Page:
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Kenya economy: Why it’s not all doom and gloom

FINANCIAL STANDARD
By David Machio | May 28th 2019
By David Machio | May 28th 2019
FINANCIAL STANDARD

Let’s be frank. Kenya is not doing a bad as some critics would want to make everyone believe. Some figures will suffice.

According to the International Monetary Fund (IMF), our economy is projected to reach the Sh10.1 trillion mark this year.

With GDP already at Sh9 trillion in 2018, the IMF predicts that our economy could grow to Sh15.7 trillion by 2023.

So, while our politicians continue to squabble and manoeuvre towards 2022, our economists have their eyes fixed on the real prize: growth and prosperity! In fact, we are seeing expansion both in terms of quantity and quality.

We are diversified and deep; having avoided the natural resource curse of some of our brethren across the continent.

Had we discovered copious amounts of oil and gas from the outset of independence, the chances are our economy would be in much worse shape than it is today. Necessity, as they say, can be the mother of creativity.

With commercial oil exports expected to come online in 2022, GDP should get the boost without the curse of an economy dominated by a single (and volatile) commodity. Take Zambia, for instance. When copper prices fall, the whole country plunges.

And, of course, Nigeria and Angola, countries whose entire economic well-being is dependent on the global oil price, have never diversified because “they didn’t have to.”

They are now paying the price. We have found oil just at the right time. And what does this mean for Wanjiku across our country? To begin with, a larger economy with solid growth means more job opportunities. More job opportunities mean more breadwinners.

It means more Kenyans spending money in the economy which leads to further growth, investment opportunities and a spike in the service sector.

A growing middle class will be further encouraged by the president’s pro-business and pro-entrepreneurship policies.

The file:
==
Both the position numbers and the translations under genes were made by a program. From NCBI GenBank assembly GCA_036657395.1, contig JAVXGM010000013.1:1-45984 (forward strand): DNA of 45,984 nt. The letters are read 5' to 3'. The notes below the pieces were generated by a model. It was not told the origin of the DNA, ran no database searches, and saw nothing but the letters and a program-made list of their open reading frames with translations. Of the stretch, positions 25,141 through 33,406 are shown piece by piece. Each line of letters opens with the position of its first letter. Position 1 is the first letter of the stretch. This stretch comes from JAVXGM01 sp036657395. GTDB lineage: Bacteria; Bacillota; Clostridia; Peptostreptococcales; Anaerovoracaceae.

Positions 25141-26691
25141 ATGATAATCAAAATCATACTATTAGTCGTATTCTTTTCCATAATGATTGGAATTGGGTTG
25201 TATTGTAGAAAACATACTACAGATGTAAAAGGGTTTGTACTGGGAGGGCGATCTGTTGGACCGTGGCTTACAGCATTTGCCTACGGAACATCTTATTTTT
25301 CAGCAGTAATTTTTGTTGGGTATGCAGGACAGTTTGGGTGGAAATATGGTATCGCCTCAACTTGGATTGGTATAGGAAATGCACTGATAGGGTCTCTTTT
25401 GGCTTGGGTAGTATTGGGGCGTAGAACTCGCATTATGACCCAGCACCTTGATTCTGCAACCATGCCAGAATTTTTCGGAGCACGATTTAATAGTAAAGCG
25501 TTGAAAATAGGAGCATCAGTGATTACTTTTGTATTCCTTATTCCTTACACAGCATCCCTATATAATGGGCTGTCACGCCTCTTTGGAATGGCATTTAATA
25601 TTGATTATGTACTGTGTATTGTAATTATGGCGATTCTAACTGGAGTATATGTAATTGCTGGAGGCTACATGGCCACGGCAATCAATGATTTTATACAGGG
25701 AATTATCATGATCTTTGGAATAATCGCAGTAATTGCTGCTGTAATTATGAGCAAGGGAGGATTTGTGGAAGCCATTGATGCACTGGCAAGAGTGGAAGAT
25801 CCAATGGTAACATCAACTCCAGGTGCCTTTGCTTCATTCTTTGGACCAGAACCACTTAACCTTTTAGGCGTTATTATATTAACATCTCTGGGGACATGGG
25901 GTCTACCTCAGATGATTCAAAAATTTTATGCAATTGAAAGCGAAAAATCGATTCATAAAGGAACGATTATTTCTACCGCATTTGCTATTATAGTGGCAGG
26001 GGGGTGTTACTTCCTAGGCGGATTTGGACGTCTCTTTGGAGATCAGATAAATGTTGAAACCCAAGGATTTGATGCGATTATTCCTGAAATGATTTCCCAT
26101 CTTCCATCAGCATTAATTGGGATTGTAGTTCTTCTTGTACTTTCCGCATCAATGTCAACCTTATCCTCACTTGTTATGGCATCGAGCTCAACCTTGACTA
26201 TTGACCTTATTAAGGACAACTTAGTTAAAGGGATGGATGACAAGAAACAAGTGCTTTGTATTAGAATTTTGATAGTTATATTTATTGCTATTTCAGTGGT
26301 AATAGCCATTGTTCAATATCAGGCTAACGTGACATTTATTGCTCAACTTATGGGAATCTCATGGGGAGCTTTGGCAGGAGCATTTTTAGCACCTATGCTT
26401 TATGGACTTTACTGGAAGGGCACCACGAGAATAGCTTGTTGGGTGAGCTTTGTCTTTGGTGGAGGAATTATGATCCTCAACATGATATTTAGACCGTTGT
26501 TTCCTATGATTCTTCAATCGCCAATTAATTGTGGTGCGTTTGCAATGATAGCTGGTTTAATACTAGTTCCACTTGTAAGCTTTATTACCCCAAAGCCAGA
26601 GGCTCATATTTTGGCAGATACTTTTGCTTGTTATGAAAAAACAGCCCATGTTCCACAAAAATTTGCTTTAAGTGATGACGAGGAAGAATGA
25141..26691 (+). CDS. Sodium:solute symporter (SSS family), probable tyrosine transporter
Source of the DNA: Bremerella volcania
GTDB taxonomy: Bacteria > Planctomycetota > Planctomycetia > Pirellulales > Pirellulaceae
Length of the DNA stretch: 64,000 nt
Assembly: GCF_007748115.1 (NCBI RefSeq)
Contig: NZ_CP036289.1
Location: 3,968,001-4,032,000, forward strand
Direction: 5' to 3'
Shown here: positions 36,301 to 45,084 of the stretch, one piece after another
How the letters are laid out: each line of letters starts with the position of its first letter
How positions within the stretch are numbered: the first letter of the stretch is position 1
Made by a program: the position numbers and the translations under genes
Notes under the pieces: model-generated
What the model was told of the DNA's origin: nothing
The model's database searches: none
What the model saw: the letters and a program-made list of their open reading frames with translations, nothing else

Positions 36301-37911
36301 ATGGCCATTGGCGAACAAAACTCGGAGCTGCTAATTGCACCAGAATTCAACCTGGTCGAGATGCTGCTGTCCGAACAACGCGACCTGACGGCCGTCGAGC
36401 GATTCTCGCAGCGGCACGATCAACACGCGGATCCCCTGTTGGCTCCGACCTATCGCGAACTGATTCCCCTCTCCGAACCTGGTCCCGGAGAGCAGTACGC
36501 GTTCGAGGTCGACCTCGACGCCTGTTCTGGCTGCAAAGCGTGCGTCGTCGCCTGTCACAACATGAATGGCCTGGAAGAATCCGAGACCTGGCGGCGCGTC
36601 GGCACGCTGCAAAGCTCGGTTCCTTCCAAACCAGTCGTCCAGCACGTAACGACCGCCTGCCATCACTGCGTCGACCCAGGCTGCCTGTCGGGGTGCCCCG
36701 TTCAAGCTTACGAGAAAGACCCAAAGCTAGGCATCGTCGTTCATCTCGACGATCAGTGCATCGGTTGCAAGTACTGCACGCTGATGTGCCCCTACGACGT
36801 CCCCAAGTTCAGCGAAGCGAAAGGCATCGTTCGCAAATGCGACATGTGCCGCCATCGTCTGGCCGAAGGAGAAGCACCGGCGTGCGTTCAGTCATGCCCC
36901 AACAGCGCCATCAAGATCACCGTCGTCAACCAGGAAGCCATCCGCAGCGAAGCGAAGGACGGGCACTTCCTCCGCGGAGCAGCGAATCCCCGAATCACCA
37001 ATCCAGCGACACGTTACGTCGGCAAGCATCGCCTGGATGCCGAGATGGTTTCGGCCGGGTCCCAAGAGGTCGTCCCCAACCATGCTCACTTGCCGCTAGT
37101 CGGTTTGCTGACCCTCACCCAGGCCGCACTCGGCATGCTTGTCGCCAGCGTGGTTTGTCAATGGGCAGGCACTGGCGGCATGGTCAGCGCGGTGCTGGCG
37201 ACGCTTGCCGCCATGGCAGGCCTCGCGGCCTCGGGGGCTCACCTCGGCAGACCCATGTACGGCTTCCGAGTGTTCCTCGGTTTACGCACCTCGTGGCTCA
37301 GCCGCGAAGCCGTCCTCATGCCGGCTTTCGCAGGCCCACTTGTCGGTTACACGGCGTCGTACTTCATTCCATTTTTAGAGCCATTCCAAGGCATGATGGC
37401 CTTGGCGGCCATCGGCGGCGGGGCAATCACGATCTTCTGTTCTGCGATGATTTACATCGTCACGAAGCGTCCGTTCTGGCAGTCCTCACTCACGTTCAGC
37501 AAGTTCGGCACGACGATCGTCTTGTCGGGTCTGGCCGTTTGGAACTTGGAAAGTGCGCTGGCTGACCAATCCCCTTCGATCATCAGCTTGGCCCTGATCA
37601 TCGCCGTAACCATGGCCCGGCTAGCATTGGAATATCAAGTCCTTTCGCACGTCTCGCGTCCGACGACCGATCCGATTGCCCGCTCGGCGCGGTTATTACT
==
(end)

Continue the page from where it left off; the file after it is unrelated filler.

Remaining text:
Macro-economic stability and low inflation should attract further private sector investment. Unfortunately, there is still a way to go here, and rising public debt causes concern to some.

Inequality gap

However, sensible taxation and efficient revenue collection will go a long way in balancing the budget and off-setting the current rates of spending.

The current positive forecasts from the IMF would raise the GDP per capita (per Kenyan) by approximately nine per cent, bumping it up to Sh205,408 per year.

We must, of course, be careful to avoid the growing inequality gap which comes with such rapid growth, and prop up the growing lower middle class wherever possible.

With low inflation, stable interest rates and continued investment in energy and infrastructure projects from north to south, east to west, the economy can continue on this path in a more equal fashion.

Roads and railways are being built to level the playing field, and the Big Four agenda is specifically designed (in line with devolution) to spread the wealth and opportunities both geographically and demographically.

We must beware that the numerous assumptions in the IMF forecast (from policy continuity to stable oil prices) render the Sh10 trillion mark just a “forecast” and not a fact on the ground.

However, we cannot ignore that the most important international financial institution in the world has stated confidence in our current policies and our current direction.

Kenya is, therefore, still seen as the dominant economy in the region, and continues to attract investors from Africa and beyond, drawn in by the gravitational pull of real opportunity.

Kenya-based expatriate workers ranked the country top in Africa based on ease of access to the Internet. The Digital Life Abroad Report by InterNations placed Kenya first in Africa, well ahead of South Africa, Morocco, Uganda and Egypt on the parameter of accessing high-speed Internet.

This can only mean the country will continue to lure global investors, especially in an age when digital efficiency means so much to businesses.

 

The writer is a Human Resource Management consultant

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